Communication is very important especially with people who have never had any experience with gardening and farming; although I WWOOFed in Japan not speaking the language and in one case the host didn’t speak English but we managed to cope. Giving instructions in detail can seem insulting and unnecessary to some WWOOFers but mistakes can mean the loss of the crop for the year for the host. Much of our work in the garden and on the farm is maintenance with preparation of beds and weeding in the spring and autumn. The height of the picking and processing is in summer. The same applies to the work with the animals which often includes treating or preventing diseases. I think this at times surprises WWOOFers.
People use WWOOFing for different reasons: to experience the culture through a more intimate and practical way; to see an area whilst utilising the knowledge of the WWOOF host; or to travel cheaply. Some WWOOFers are thinking of changing their own lifestyle or learning new skills. Whatever the reason it is a wonderful way to travel, see and experience the country, make new friendships. There is nothing quite as satisfying as walking outside to gather your meal.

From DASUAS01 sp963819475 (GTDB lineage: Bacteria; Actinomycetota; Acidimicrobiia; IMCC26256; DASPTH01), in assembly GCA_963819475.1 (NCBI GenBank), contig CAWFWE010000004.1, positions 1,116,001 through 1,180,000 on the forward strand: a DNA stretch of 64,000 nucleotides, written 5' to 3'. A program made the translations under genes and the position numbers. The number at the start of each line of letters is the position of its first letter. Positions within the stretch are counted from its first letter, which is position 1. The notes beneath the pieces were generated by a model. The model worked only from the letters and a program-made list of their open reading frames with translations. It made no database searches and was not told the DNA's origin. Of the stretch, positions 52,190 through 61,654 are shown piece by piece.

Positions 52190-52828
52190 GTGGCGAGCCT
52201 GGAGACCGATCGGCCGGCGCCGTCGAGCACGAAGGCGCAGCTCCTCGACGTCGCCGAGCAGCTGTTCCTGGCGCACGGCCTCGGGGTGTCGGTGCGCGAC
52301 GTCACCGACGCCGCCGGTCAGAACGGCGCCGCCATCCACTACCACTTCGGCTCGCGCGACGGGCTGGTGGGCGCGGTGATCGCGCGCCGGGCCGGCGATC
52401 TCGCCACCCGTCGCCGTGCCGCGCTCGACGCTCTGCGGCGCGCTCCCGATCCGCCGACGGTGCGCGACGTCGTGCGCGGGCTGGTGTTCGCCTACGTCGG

‘Well it has been an odd spring/summer for us facing many different elements. We had heavy falls of snow this winter followed by a lot of frost and very little rain in our usually wet winter and spring. Consequently the land and bush is very dry and then lightning strikes have meant Tasmania seems to be burning up. There have been over 50 fires burning around Tasmania mostly in the north and west where they don’t usually burn. They are burning in very inaccessible areas notably world heritage areas of rare alpine and pencil pine.